From the Editor’s Desk — There are some stories I don’t want to write
Published 2:30 pm Tuesday, November 15, 2022
There are some stories I hate writing. I’m not talking about covering court cases or sitting down to do feature interviews. I mean specific types of stories, where you know a situation could have been avoided but instead, nobody took action.
I said the same thing in 2015, when I was running the paper in Waynesboro. Waynesboro High School was built in 1937 and it showed. Many rooms didn’t have electrical outlets and the ones that did only included one or two. Many things still had the look and feel of early 20th century America. That was especially true of the load-bearing walls near the cafeteria. In 2015, the school board hired an architect to come in and see just how much longer they could keep using this building, putting off renovations to save money.
But the architects came back with a word of caution. The load-bearing walls at the cafeteria had actually exceeded their useful life. In fact, they told the school board, within five years from 2015 there’s a good chance these walls would just flat out collapse. Rebuilding or renovating isn’t cheap, of course, and so the city council and city school board both tried to figure out a way to keep kicking the can down the road. They wanted to avoid paying.
At that time, the paper was right across the road from Waynesboro High and I was asked to give my thoughts. I said I didn’t want to have to write “that” story, but if renovations didn’t happen, I sadly would. I didn’t want to hear or see the building collapse and then have to explain to the community through our coverage why their loved ones wouldn’t be coming home. I didn’t want to have reporters talking to teachers or family members, asking what this student or that student was like, after they died in a collapse. Or have to point out that the whole thing could have been avoided, if they had just figured out a repair plan.
Fortunately, Waynesboro High did go through renovations, The council and school board came to terms on a way to finance the project. The students and teachers now have a modern building and don’t run the risk of a building collapsing due to load-bearing walls that are more than 80 years old.
Now, what does that have to do with Prince Edward County, you ask? Quite a bit, because we’re in a similar situation. I’m not talking about school construction, although it plays a part. I’m talking about the traffic issues at Prince Edward Elementary. As you read in today’s front page story, picking up children there can be a disaster. Parents are blocked in by other drivers. Little children run through this mass of cars unattended, while drivers back out of spaces and speed through without looking. Confrontations are fairly regular, with parents or other family members yelling at each other over the situation.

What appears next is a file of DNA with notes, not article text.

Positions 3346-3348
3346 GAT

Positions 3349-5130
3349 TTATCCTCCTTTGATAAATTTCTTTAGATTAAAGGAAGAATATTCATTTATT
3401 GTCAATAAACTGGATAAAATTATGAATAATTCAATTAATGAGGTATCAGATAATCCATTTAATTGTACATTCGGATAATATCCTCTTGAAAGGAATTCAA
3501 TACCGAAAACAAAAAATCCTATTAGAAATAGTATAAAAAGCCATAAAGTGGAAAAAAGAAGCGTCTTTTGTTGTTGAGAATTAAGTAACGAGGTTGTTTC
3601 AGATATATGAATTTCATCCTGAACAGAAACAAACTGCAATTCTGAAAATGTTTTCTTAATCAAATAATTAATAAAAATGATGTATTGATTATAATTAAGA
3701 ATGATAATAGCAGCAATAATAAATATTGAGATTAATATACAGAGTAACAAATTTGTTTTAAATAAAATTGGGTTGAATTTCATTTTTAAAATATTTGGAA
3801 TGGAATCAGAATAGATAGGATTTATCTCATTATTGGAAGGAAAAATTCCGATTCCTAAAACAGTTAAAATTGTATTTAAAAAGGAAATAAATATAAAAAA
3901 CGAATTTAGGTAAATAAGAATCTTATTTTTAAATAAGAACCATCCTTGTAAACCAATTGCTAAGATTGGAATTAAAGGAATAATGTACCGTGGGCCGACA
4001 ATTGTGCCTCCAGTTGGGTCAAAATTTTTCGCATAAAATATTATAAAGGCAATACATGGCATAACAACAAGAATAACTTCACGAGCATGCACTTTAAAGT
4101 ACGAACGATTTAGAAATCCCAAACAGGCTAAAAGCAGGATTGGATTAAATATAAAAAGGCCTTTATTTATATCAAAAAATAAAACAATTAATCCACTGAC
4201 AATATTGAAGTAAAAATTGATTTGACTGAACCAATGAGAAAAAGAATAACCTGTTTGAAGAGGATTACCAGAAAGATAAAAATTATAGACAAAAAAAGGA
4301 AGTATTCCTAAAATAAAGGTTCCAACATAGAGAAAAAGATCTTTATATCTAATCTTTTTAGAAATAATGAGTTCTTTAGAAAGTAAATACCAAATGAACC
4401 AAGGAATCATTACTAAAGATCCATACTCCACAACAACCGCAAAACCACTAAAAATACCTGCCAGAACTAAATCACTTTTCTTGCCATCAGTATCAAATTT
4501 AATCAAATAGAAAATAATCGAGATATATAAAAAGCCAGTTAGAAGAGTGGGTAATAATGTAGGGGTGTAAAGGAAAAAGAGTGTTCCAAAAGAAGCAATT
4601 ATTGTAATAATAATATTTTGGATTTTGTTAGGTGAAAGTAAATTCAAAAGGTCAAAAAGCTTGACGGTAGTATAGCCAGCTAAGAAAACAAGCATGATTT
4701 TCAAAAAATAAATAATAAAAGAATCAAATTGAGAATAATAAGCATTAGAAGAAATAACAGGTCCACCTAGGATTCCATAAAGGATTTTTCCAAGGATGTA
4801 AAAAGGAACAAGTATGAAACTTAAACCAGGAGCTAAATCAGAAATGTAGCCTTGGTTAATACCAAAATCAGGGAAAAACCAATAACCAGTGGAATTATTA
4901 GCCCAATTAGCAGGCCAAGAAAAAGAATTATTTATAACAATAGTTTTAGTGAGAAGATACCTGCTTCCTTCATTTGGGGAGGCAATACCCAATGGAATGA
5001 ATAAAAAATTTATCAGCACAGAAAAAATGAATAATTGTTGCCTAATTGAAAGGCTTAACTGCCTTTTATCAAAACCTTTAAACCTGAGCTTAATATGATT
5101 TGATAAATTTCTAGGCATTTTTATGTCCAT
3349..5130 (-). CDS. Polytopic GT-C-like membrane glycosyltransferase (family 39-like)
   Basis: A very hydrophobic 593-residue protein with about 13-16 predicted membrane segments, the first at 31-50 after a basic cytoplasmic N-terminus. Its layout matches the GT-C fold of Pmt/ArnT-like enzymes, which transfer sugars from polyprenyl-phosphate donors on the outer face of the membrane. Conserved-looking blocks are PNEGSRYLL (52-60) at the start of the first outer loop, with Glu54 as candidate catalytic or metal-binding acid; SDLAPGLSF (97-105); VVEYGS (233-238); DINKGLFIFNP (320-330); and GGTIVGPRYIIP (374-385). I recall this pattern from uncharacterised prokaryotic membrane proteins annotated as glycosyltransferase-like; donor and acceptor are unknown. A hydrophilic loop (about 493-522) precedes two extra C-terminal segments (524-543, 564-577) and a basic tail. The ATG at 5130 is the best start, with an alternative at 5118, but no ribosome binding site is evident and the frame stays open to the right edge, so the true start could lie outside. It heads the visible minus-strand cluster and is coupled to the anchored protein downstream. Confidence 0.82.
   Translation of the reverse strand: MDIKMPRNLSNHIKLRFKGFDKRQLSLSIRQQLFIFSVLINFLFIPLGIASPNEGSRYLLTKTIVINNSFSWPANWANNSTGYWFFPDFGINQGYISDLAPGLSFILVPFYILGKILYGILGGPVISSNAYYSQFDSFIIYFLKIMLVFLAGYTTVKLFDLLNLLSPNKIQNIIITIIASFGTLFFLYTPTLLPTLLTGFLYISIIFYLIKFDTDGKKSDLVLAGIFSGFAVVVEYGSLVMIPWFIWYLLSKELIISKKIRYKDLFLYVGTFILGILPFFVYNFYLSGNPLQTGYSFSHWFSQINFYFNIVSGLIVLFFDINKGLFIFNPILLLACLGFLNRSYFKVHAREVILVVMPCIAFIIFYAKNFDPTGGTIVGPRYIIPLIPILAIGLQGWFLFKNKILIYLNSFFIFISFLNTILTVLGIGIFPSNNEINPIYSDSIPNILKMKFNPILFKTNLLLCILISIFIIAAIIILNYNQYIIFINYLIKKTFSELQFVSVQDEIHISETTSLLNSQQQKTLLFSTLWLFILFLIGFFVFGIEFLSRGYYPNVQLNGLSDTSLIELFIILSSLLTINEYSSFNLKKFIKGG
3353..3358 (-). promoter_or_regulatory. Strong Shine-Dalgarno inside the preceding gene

Now, I can see the writing on the wall here and I know I’m not the only one. If there’s not a clear solution soon, someone is going to get hurt. Maybe it’s a traffic accident, with drivers running into each other as they both try to get out. Maybe it’s a fight, as parents snap after getting blocked in one too many times. Or maybe it’s a student, hit and possibly killed by a driver who wasn’t paying attention as they backed out or floored it to get out of the parking lot.
Prince Edward School Board member Doug Farley was right when he said safety of the students is the group’s most important task. And yet, more than two months after the first parent came and spoke to the board, nothing’s been done. Right now, the only plan is to ask the Parent Teacher Organization (PTO) at the elementary school to get involved. Either that or wait two to three years until renovations take place and the parking lot looks different. It appears to be following that pattern I saw in Waynesboro, trying to kick the can a bit further down the street. Can we really wait two to three years for a solution? Does anyone here truly believe we can keep rolling the dice that long with no negative consequences?
We have a small space and too many people trying to get in and out of it. It seems to me that we need at least one deputy or someone else out managing traffic, both entering and exiting. Yes, I know how much fun that’s not. I was a middle school baseball coach in Henry County and my wife is an assistant principal at Bassett High, after more than a decade of teaching. I’ve had to manage kids waiting for their parents and I’ve seen the challenges involved as she coordinates buses and handles the car rider line. It can be like herding cats at the best of times, but that’s better than the alternative.
Superintendent Dr. Barbara Johnson said part of the problem was that more than 50 students at a time are being released two to three minutes apart. It seems like letting bus riders go first, then staggering release times for those remaining students (by class, by age, however you want to do it) could be a temporary fix until the new construction permanently addresses the issue. And yes, I know people would complain.
Regardless of what option gets picked, we do need one. The one thing we can’t do here is just pretend if we ignore the problem, it’ll go away. That doesn’t end well and as I said, I really don’t want to have to write that story.
BRIAN CARLTON is the editor for The Farmville Herald and Farmville Newsmedia, LLC. He can be reached at Brian.Carlton@ FarmvilleHerald.com.